Despite ever-growing volumes of data, just over half of banks still think that not having enough is the greatest obstacle to better risk management, according to a survey from the Economist Intelligence Unit.
Although many banks are embracing the new era of big data (this week BBVA acquired Spanish startup Madiva Soluciones) and are working hard to analyse and use vast troves of information, they are still having trouble applying the results to improve risk management, says the SAP-sponsored study.
Currently, just 42% of respondents have the ability to integrate, manipulate and query big data when creating risk profiles, although 47% plan to invest in these tools over the next three years. The proportions are slightly lower for advanced big data tools, such as predictive analytics and data visualisation: 41% use them now and 44% expect to obtain them during the next three years.
Liquidity and credit risks remains a central concern, reflecting the increased risk exposures that banks face in the wake of the financial crisis. Among the 208 execs at retail, commercial and investment banks around the world who were quizzed for the report, 46% say that the most promising big data opportunity is being able to link seemingly unconnected external events in real time. In a related finding, 44% cite the ability to predict the amount and cost of capital required in stressful market situations.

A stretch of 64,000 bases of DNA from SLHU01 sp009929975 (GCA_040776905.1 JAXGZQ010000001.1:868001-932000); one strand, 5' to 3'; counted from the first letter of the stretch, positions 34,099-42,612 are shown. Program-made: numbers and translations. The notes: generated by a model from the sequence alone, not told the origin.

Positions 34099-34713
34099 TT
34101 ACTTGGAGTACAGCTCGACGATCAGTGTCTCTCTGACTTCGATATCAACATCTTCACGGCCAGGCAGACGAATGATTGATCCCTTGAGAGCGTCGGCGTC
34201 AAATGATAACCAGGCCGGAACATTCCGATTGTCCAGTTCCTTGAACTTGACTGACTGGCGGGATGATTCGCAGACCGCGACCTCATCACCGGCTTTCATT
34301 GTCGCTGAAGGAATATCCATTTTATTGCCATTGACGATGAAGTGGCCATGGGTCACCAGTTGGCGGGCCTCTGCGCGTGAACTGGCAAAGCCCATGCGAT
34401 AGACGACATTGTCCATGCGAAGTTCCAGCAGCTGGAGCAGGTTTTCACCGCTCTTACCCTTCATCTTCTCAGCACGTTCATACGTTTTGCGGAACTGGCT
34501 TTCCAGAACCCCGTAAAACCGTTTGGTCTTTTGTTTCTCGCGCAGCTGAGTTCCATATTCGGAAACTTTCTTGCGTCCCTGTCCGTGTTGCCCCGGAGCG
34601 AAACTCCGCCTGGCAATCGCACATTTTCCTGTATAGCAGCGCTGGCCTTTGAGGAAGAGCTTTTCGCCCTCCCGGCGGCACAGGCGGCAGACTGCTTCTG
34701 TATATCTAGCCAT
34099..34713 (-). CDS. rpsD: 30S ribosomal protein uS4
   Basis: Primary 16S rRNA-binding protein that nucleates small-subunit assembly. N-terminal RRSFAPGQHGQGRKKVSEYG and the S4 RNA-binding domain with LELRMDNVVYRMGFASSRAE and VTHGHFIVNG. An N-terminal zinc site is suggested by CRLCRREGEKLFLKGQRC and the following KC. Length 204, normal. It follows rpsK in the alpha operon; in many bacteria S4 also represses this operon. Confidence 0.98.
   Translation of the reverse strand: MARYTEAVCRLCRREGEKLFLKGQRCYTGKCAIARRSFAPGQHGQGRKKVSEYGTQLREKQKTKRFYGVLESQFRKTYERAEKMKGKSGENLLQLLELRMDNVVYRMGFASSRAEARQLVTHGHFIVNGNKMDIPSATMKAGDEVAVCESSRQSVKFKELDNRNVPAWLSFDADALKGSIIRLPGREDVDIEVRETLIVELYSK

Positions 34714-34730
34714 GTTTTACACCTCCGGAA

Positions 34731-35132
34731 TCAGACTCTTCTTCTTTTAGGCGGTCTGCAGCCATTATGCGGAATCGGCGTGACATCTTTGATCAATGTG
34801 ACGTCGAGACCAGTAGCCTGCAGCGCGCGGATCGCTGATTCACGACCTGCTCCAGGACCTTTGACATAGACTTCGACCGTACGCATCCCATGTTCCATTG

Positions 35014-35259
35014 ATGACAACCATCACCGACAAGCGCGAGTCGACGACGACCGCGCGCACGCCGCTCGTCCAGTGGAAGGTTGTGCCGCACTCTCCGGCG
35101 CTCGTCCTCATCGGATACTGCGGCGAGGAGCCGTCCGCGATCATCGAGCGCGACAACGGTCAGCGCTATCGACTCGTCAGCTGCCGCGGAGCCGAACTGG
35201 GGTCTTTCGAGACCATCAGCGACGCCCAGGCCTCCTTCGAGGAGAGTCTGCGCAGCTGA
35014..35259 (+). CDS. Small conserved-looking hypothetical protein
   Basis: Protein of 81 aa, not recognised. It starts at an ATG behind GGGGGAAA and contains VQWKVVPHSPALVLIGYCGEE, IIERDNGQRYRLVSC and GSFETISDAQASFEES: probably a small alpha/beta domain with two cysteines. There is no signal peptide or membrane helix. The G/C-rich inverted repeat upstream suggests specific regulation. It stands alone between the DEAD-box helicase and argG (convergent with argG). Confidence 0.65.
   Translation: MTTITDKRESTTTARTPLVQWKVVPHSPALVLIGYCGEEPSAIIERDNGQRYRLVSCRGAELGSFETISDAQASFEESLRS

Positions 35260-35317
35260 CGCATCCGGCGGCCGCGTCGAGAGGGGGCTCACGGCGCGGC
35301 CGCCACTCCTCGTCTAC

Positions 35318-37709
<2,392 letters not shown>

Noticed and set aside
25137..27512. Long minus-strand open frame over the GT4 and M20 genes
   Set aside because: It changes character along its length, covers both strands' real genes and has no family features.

The most useful current application for big data is risk management activities aimed at preventing credit fraud, with 45% of survey respondents saying it can facilitate near-instantaneous customer contact to verify suspicious transactions. The second most useful big data application, according to respondents, is guarding against loan defaults, and 45% said the best opportunity lies in monitoring borrower behaviour to anticipate and respond to this type of risk.
Erica Klein, report editor, says: "Our survey demonstrates that banks are embracing big data and then investing in related analytic tools. But there are still face challenges in applying the results to deliver superior risk management performance—particularly in relation to liquidity and credit risk."